The other retirement product offered by Max Life today is Immediate Annuity product. You will be astonished that Max Life’s immediate annuity rates are half of what is offered by most insurance companies. The “return of purchase price” option gives the beneficiaries the purchase price after the death of the annuitant; the purchase price is locked for the annuitant as there is no surrender option in annuity product. A gullible saver may just fall for Max Life‘s “Aapke Sachche Advisors” to have corpus locked at half the market annuity rate for a lifetime. It is high time Max Life revises its paltry annuity rates or IRDA forces Max Life to do so. It’s not just an imperfect product; its horrendous product.
 

Max Life Immediate Annuity product will surely give you exactly the opposite of what it claims on its website advertisement: “A powerful annuity plan to meet your post retirement financial needs, ensuring you absolute peace of mind in the golden years of your life”.
 

Read the cover story of 15 December 2011 Moneylife issue for details of annuity products

User

COMMENTS

suresh

1 year ago


I have purchased this policy in 2011 and paying 30k/annum premium please let me know what you did? you continued or surrendered I was misled by the agents (who is my ex boss wife) i always thought its my retirement plan and my son is nominee, now i realised its my sons retirement plan, that sounds ridiculous to me, please suggest as i do not want to continue this policy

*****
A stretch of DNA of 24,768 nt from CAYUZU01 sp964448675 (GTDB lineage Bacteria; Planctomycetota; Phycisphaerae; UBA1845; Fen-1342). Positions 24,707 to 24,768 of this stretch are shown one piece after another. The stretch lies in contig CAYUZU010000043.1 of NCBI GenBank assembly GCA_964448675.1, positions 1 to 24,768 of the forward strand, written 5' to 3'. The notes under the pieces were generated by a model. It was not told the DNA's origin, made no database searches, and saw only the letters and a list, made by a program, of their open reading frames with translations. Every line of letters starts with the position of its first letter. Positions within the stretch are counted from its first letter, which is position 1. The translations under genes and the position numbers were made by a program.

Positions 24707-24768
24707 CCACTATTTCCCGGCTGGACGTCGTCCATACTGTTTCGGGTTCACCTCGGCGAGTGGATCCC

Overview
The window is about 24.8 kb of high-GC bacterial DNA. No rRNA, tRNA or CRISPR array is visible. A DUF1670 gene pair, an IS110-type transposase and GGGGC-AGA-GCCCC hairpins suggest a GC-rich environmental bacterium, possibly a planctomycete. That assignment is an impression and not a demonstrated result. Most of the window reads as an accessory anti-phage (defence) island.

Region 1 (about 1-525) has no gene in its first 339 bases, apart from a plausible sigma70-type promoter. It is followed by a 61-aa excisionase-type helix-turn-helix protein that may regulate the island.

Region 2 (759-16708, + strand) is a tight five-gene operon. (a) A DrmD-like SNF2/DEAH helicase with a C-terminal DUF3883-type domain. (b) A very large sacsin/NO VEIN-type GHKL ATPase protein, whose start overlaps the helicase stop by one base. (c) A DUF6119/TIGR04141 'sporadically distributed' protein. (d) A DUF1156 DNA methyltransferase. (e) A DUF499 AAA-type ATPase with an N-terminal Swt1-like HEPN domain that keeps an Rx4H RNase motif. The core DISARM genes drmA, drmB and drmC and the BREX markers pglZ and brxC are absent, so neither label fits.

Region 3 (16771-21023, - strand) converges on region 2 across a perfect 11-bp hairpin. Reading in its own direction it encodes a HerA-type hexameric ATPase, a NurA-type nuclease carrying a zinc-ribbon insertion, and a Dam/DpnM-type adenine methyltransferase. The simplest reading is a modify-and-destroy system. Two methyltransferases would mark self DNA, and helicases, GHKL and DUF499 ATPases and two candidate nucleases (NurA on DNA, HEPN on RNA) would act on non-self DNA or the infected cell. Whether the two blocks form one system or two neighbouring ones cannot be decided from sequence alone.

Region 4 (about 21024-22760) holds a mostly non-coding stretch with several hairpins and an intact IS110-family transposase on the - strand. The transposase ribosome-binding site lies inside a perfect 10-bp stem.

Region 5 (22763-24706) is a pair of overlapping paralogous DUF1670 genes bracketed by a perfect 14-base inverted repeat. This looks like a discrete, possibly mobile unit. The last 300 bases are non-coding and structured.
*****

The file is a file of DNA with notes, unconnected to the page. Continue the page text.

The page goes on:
Ruchi Gulati

3 years ago

I purchased this policy in 2008 have paid regular annual premiums of Rs 30,000/- since then(20yr premiums). I am 41yr old.my concern - shall i continue or withdraw

REPLY

suresh

In Reply to Ruchi Gulati 1 year ago

hi Ruchi
I also have purchased this policy in 2011 and paying 30k/annum premium please let me know what you did? you continued or surrendered I was misled by the agents (who is my ex boss wife) i always thought its my retirement plan and my son is nominee, now i realised its my sons retirement plan, that sounds ridiculous to me

suresh

In Reply to Ruchi Gulati 1 year ago

hi Ruchi
I also have purchased this policy in 2011 and paying 30k/annum premium please let me know what you did? you continued or surrendered I was misled by the agents (who is my ex boss wife) i always thought its my retirement plan and my son is nominee, now i realised its my sons retirement plan, that sounds ridiculous to me

arun

3 years ago

15 year back interest rates was close to 14% now they are 8% how anyone can calculate 8% for next 20 yrs?

arun

3 years ago

you can't make 20 year FD and RD. if you are going to for 20 year FD you will get only 4-5% return. return is not tax free so don't forget to calculate tax on interest.

Hasan abbas

4 years ago

haha nice hard hitting article. i am ur subscriber since few months but i wish i knew of this website earlier